I’M OK, YOU’RE SO-SO 
One hundred and sixty-one “Tom & Jerry” cartoons were made from 1940 to 1967, directed by William Hanna & Joseph Barbera (1940-58), Gene Deitch (1961-62), and Chuck Jones (1963-67). Naturally, the Hanna & Barbera era is what people will imagine first when they see the characters, and it is their chase template everyone has tried to match with each new film or series.
As a child, we had a Tom & Jerry video cassette at home that presented a number of shorts in random order – mostly Hanna & Barbera-directed ones, but with some Deitch and Jones cartoons thrown in. They were not ordered by year or director, just one cartoon after the other. Much later, I would buy all the shorts on DVD, this time arranged in order of release, and you could see what happened over time: the shorts became progressively less detailed and more stylised until they stopped (Hanna & Barbera), then they became funky and weird (Deitch), then turned into Road Runner mark two (Jones).
I was surprised to discover the general consensus is that Deitch’s cartoons, which I like for their funkiness, are the worst, with articles and videos online agreeing this is the case. I am doubtful those writing these will have seen or grown up with them, as all of Deitch’s shorts only became available on DVD in the US in 2015 – I bought mine ten years earlier, their having long remained in circulation in the UK on home video and television. If I hadn’t preferred them, I would still be more used to seeing them against the others.
Gene Deitch had been commissioned to make thirteen new “Tom & Jerry” shorts after “Munro,” a short animation about a four-year-old boy accidentally drafted into the US Army, had won an Academy Award for Animated Short Film – Tom & Jerry had done this seven times by this point. Because MGM had disbanded their cartoon unit in 1957, and had been re-releasing old films, Deitch’s shorts were produced at Rembrandt Films in Prague, (at the time still) Czechoslovakia, where Deitch had relocated to produce “Munro,” and had decided to stay.
However, the budget constraints that smoothed out detail and simplified backgrounds in the latter Hanna & Barbera shorts, limitations the duo continued to work with in television, would also be imposed on Deitch: where “Tom & Jerry” cartoons had cost up to $50,000 per 6-10 minute short, with $1,000 going to composer Scott Bradley each time, Deitch would have only a $10,000 budget per cartoon. What is more, Deitch’s Czech collaborators had not seen “Tom & Jerry,” leading Deitch to do much of the writing and key animation poses in addition to directing.
Tom & Jerry were drawn as they had been previously, and the theme tune remained the same, but the rest was brand new. Instead of constantly running around a house, the locations changed – a haunted castle, ancient Greece, a tropical island, the Wild West, outer space. Only the title characters remain – no Spike and Tyke, no Nibbles or Quacker – and other characters like they come from a different series entirely. Any previous friendship or comradery between Tom & Jerry were gone, replaced with a tit-for-tat, David and Goliath struggle. The gags have a different sensibility - Tom is forced to drink a bottle of cola, taking on the shape of a bottle; Tom prepares to spit watermelon seeds at jerry, so his face becomes the shape of a cannon; when Jerry’s blood pressure is monitored, he inflates. Tom is whacked more than before, often from his owner or another person after something Jerry has done, or because he is simply there. The action itself is less fluid, becoming jerkier and more manic. There are no real stories, each being a succession of scenes until an end is decided. As stated in a voiceover in “The Tom & Jerry Cartoon Kit,” featuring the most impressionistic backgrounds of all the shorts, by using none, “the result may not make sense, but will last long enough for you to be comfortably seated before the feature begins.”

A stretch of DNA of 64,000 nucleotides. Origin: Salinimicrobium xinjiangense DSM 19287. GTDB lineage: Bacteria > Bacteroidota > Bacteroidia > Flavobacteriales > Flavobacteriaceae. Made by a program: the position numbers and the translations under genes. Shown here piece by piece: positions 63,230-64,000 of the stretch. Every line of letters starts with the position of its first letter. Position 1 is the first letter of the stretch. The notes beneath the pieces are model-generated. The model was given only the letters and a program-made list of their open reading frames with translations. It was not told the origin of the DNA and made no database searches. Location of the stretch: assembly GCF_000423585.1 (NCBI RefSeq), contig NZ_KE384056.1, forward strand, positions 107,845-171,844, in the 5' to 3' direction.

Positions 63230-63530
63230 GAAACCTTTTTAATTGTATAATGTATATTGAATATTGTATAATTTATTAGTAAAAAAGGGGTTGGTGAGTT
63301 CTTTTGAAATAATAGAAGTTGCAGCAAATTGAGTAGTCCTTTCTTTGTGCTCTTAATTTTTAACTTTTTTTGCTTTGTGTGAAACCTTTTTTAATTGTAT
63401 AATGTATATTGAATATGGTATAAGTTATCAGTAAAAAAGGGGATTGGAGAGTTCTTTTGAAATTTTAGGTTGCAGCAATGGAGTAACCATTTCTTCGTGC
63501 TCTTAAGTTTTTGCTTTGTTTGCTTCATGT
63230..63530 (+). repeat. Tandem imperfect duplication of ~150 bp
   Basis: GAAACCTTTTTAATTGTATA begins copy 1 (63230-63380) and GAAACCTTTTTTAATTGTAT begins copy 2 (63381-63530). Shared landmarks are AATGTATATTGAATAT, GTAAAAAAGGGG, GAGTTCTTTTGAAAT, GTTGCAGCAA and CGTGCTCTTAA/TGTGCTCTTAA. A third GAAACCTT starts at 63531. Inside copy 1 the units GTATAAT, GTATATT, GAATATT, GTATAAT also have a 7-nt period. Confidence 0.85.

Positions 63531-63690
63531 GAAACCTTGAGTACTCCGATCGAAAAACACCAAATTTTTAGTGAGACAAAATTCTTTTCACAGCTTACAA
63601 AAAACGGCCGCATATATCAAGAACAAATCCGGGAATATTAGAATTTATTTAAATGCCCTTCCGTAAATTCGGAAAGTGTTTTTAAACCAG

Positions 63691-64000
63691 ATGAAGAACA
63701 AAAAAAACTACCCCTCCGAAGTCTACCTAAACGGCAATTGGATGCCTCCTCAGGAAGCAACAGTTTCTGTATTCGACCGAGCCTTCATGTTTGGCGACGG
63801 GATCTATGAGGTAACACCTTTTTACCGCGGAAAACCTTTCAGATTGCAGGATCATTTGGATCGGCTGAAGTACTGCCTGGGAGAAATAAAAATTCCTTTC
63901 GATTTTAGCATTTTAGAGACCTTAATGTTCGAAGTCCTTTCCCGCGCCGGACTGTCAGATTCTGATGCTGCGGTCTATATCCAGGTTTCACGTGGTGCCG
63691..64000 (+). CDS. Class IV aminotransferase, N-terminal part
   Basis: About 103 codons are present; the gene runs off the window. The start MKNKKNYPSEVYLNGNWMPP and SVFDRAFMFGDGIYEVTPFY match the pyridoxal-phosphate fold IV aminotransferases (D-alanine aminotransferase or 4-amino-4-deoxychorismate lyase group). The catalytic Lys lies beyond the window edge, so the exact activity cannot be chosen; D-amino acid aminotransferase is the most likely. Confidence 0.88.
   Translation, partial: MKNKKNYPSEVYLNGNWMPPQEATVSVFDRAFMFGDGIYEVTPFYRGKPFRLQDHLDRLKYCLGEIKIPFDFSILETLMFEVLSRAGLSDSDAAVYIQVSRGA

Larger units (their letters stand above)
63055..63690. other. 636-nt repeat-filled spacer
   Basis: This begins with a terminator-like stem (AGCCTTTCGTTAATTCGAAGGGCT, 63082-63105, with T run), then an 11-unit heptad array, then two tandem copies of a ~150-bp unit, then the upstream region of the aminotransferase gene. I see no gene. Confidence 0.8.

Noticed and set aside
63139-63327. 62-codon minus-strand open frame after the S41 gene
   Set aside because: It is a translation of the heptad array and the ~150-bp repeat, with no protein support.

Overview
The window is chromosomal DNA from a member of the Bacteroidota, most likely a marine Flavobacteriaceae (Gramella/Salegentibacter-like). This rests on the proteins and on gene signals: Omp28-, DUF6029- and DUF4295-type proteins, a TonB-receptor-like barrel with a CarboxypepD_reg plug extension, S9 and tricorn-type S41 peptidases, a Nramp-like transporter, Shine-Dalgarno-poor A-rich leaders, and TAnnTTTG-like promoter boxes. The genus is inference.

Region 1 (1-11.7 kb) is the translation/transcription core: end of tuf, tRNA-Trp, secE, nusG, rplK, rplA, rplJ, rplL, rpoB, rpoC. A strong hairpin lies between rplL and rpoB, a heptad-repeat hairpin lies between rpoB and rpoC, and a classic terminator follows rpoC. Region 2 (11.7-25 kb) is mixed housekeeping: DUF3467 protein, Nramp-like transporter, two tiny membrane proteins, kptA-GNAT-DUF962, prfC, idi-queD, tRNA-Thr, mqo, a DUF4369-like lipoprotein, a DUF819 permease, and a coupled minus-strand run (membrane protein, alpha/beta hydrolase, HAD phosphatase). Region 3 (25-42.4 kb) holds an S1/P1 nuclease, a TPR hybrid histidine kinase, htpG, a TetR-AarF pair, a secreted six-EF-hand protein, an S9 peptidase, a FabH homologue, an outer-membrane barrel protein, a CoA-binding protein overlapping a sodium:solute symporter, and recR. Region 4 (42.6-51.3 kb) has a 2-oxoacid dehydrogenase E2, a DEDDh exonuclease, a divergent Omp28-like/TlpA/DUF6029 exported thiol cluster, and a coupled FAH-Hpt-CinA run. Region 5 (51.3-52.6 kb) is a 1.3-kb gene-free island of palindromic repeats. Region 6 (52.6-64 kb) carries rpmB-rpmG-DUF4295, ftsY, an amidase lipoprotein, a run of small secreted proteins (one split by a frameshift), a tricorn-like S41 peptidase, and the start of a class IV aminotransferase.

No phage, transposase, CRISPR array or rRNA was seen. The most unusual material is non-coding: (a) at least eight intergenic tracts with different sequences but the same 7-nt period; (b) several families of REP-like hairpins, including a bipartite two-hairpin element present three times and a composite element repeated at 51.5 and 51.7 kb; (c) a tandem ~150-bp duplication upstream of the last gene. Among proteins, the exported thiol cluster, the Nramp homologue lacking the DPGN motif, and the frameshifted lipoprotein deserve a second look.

What probably led to the death threat Deitch apparently received was how clearly there were different decisions being made – the music was written for mood and not action, the gags weren’t the same, and Tom & Jerry still looked like someone else drew them. Deitch admitted in 2017 that they could have been better animated, and truer to the original cartoons, but the inexperience of his team, and the low budget, meant only so much could be achieved.
However, Deitch was a cartoonist more in the modern mould – he served an apprenticeship at UPA, pioneers of a modernist limited animation style seen in “Gerald McBoing Boing” and “Mr Magoo,” and would later create Tom Terrific and Clint Cobbler when later at Terrytoons. As previously stated, Deitch had won an Oscar, and the sort of production he would make could have been anticipated - if he didn’t think the job was for him, he could have said no. On the part of MGM, they had the most financially successful cartoons of 1961-62, beating Warner Bros. for the first time.
The death of Gene Deitch in April 2020 led to “Tom & Jerry” being the most remarked-upon work of his career, bypassing his feature film “Alice of Wonderland in Paris” (1966), his episodes of the “Popeye” and “Krazy Kat” TV series, and a twelve-minute adaptation of a book made to meet a deadline on film rights, meant never to be seen but now posted on YouTube when rediscovered in 2012 – “The Hobbit.”
MGM contracted Chuck Jones to continue producing “Tom & Jerry” in 1963, the producer that signed Deitch having left. I guess that Jones is more of a known quantity through the Looney Tuines and Merrie Melodies series, but he redesigned Tom & Jerry entirely, their dynamic is different again, the gags are different again, the music is scored differently... and everything else that was said about Gene Deitch’s version.